Dagsbrún hf / Wyndeham Press Group plc

OFT closed case: Anticipated acquisition by Dagsbrún hf of Wyndeham Press Group plc.

Affected market: Printing services

No. ME/2348/06

The OFT’s decision on reference under section 33(1) given on 25 April 2006. Full text of decision published 4 May 2006.


Dagsbrún hf (Dagsbrún) is an Icelandic investment company with investments in a number of subsidiaries that are active in telecommunications, media and entertainment in Iceland and the Faeroe Islands and is active in the printing sector through its subsidiary Isafoldarprentsmidja (Isafoldar). Isafoldar offers a full range of printing services, including pre-press, printing and finishing.

Baugur Group hf (Baugur), Dagsbrún's largest shareholder (31.8 per cent, see [Note 1]), is an Icelandic investment company that is active in a number of countries including the UK. Its UK activities comprise a number of investments in retail, property development and services sectors.

Wyndeham Press group plc (Wyndeham) is a UK public limited company active in the printing sector, predominantly in the UK (see [Note 2]).  It offers a full range of printing services, including pre-press, printing, and finishing. Wyndeham’s UK turnover for the year ending 31 March 2005 was £140.5 million.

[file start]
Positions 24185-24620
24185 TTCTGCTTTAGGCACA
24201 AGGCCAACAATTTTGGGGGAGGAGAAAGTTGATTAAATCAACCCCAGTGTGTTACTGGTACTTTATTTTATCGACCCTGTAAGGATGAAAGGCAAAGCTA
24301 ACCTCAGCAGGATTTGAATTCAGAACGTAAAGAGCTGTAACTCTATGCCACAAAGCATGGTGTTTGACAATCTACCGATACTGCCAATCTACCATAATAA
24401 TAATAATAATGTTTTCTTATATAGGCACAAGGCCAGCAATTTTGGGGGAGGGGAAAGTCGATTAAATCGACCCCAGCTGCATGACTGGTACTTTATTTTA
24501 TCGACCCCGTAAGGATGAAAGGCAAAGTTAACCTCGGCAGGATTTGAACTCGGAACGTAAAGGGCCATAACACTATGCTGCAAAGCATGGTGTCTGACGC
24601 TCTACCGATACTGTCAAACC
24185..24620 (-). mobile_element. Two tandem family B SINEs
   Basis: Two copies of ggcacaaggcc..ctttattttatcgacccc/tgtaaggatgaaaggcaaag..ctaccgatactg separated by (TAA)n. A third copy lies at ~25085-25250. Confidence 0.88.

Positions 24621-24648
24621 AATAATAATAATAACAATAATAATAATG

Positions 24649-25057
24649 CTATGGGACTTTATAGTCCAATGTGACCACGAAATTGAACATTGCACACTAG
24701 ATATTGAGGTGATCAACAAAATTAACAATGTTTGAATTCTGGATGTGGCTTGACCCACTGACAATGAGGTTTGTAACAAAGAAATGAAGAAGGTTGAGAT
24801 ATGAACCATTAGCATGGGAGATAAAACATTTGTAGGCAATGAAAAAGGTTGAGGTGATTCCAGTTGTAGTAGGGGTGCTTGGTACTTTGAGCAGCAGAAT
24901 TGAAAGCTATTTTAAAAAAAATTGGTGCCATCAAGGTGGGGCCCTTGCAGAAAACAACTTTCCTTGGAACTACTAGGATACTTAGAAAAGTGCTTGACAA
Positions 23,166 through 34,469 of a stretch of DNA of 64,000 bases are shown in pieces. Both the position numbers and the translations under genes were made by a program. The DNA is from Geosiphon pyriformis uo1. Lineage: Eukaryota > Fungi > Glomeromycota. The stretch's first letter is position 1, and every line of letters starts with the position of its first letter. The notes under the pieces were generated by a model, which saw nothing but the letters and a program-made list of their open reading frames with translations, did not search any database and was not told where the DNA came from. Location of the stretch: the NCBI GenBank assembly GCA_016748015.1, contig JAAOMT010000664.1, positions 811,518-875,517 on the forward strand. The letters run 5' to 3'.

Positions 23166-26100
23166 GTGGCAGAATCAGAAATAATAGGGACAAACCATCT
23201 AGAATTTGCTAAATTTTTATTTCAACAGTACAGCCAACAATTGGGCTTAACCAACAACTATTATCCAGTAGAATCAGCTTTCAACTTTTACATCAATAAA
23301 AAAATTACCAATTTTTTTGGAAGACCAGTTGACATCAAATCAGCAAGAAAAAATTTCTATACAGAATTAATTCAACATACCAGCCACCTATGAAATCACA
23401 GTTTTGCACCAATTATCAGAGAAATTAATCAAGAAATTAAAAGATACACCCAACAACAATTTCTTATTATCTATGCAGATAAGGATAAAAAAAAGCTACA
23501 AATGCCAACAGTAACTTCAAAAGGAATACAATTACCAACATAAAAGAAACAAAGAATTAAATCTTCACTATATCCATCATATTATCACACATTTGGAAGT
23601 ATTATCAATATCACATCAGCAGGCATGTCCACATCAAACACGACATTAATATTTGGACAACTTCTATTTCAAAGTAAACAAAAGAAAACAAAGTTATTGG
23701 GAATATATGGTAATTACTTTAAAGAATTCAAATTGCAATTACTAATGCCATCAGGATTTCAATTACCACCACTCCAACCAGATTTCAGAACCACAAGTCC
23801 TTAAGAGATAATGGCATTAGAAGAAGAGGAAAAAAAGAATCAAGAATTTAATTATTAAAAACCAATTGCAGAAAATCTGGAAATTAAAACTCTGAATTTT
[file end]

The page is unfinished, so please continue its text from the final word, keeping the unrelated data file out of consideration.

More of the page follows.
On 24 March 2006, Dagsbrún, through its wholly owned subsidiary Daybreak Acquisitions Limited, announced a cash offer of approximately £80.6 million to acquire the entire shareholdings of Wyndeham. The offer has been recommended by Wyndeham’s Board of Directors.

On 28 March 2006 the parties notified the transaction to the OFT by way of a Merger Notice. The 20 working day statutory deadline therefore expires on 26 April 2006.


As a result of this transaction Dagsbrún and Wyndeham will cease to be distinct. The UK turnover of Wyndeham exceeds £70 million, so the turnover test in section 23(1)(b) of the Enterprise Act 2002 (the Act) is satisfied. The OFT therefore believes that it is or may be the case that arrangements are in progress or in contemplation which, if carried into effect, will result in the creation of a relevant merger situation.


Product market

The parties overlap in two types of printing – web offset and sheetfed – which are used to print magazines. Sheetfed printing is at the lower end of magazine printing technology and is used for short print runs (less than 30,000). Web offset is at the mid-high end of magazine printing technology and is used for print runs up to 400,000. Web offset is the dominant printing technology used for printing magazines in the UK.